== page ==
Founder of premier plaintiffs’ firm talks about how to select the right business model for your practice, overcome cash flow challenges and manage a diverse caseload.
Darren Penn, a trial lawyer with over 20 years of experience, founded the plaintiffs’ firm of Harris Penn Lowry LLP alongside Jeff Harris and Steve Lowry in 2006. The Georgia-based practice set itself apart by achieving the largest verdicts in the state over the past ten years in five separate categories: products liability, business torts, premises liability, nursing home and medical negligence. Further, the firm has secured over $750 million in verdicts and settlements on behalf of its clients—establishing it as one of the leading plaintiffs’ civil litigation practices in the Southeast.
What motivated you to form Harris Penn Lowry?
My law partner, Jeff Harris, and I worked together at another firm, Scherffius, Ballard, Still & Ayres, handling mainly product liability cases. There just came a point that we looked at each other and said “you know what, we need to open our own firm and do our own thing.” It literally happened just like that. Within about a four-month span we opened up a new firm with Steve Lowry. The lawyers at our prior firm were outstanding and really great people, so it was tough to leave, but we just felt like it was time.
Why did you decide to team up with Jeff Harris and Steve Lowry?
I worked with Jeff all the time, day in and day out on product liability cases. Plus, we are six months apart in age and are best friends, so it was easy.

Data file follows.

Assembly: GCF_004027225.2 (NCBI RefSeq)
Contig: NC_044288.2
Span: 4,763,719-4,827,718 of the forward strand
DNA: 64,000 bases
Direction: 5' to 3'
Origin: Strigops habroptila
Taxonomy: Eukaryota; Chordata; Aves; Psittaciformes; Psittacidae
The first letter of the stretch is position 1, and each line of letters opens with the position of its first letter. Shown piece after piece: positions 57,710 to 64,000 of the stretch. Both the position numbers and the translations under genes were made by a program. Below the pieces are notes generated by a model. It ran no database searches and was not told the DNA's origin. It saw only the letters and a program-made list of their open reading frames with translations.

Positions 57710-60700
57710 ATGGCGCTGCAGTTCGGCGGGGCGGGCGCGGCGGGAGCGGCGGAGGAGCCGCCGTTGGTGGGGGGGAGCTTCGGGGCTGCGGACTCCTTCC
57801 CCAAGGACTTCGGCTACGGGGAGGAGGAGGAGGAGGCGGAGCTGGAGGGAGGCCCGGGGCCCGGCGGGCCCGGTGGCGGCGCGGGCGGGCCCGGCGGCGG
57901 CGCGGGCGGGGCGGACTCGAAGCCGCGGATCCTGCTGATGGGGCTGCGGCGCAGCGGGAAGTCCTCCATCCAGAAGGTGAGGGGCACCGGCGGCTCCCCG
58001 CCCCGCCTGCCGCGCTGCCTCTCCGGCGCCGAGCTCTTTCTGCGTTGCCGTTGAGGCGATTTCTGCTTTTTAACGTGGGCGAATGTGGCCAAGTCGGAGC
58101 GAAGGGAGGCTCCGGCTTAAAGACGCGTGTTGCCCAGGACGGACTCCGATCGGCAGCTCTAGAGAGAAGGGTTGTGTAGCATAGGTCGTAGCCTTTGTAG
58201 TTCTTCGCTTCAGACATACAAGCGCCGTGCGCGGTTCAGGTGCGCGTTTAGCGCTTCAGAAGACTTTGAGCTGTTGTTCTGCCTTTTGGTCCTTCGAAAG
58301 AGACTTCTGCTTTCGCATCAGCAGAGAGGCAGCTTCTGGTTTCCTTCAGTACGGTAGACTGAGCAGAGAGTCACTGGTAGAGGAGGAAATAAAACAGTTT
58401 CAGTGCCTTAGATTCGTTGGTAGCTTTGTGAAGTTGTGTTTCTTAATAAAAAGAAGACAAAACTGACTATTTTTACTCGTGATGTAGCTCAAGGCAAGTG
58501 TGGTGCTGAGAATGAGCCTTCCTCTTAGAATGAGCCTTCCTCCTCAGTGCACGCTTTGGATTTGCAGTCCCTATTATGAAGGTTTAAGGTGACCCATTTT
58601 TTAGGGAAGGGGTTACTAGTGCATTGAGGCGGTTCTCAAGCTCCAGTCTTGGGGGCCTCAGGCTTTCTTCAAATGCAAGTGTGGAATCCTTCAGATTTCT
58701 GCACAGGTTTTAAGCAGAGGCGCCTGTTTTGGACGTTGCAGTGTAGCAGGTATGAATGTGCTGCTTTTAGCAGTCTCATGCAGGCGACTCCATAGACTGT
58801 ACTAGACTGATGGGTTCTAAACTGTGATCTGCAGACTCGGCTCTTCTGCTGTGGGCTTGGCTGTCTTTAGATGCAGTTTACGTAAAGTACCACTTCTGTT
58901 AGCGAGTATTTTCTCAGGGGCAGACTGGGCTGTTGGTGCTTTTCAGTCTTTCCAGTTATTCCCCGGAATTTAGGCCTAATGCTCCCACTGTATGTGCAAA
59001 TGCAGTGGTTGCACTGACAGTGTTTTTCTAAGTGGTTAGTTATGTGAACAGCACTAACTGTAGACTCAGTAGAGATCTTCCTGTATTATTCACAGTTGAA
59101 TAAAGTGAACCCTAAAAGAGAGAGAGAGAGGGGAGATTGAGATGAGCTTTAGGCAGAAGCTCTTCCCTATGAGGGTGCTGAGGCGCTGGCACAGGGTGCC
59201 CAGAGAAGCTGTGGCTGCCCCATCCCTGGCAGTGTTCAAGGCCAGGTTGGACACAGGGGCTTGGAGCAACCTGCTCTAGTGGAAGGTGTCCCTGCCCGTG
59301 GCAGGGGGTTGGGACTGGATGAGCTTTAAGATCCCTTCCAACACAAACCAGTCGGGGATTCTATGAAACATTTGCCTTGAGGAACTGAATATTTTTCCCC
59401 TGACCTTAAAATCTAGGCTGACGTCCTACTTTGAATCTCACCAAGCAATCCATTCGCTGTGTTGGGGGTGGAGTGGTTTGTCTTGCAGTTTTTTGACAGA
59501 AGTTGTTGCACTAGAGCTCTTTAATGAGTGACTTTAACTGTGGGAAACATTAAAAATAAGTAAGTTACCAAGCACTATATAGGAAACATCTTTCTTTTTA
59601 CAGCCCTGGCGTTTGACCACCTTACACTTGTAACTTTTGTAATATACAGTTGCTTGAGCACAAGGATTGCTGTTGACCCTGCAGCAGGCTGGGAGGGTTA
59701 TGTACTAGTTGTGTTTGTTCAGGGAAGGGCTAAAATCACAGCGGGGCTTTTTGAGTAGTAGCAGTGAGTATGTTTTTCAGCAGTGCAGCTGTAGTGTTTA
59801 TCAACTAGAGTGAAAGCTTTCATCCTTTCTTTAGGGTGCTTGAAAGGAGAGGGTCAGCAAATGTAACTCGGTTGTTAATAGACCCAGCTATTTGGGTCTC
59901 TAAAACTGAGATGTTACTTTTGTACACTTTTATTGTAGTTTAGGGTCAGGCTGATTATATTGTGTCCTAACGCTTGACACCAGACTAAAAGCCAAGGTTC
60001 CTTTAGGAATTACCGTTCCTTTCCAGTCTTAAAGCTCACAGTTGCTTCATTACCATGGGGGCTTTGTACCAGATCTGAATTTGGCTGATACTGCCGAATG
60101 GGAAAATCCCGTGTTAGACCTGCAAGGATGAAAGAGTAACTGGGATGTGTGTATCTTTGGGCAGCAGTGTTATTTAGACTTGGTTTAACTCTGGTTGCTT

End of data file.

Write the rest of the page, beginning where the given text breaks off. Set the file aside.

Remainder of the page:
As for Steve, Jeff had a wrongful death case with him at the time. Jeff represented one family member and Steve represented another family member. They were able to work together and got to know each other during that case, and hit it off really well. I had also met Steve over the years doing some product liability work, so when Jeff suggested Steve as a partner, I said he is a great guy, let’s do it.
What is the biggest challenge you have faced as an owner of a plaintiffs’ practice?
One of the biggest challenges just about every firm with a significant caseload faces is cash flow, especially if you handle complex and varied cases as we do. The bottom line is these cases are very expensive to prosecute properly. So cash flow is something that will keep you awake at night because you may find yourself wondering how am I going to fully represent this client if I have cash flow issues, how do I hire experts, how do I pay for depositions, how do I fully research the issues in the case, how do I get the witnesses to trial, etc.
Is that why you decided to get financing from Counsel Financial?
Yes, absolutely. We started out with a traditional bank line of credit and it was limited in availability. As the practice grew, our caseload grew and the need to pay for expenses increased, we needed a bigger line of credit to have that cash flow to keep us going in a way that would allow us to provide the best representation as we possibly could.
Who primarily runs the business aspect of your firm?
We have co-managing partners because we have a Savannah and Atlanta office. I was managing partner for a number of years, but we recently decided—in what I think is a very smart move, and great for me—that we are going to move that role around. I think it is a good move because all partners get to see, experience and feel what it is to be managing partner. So, right now our managing partners are Jed Manton and Jeff. Although, we only have four main partners, so we are all essentially making management decisions day-to-day.
What would you say has been the largest contributor to your firm’s success?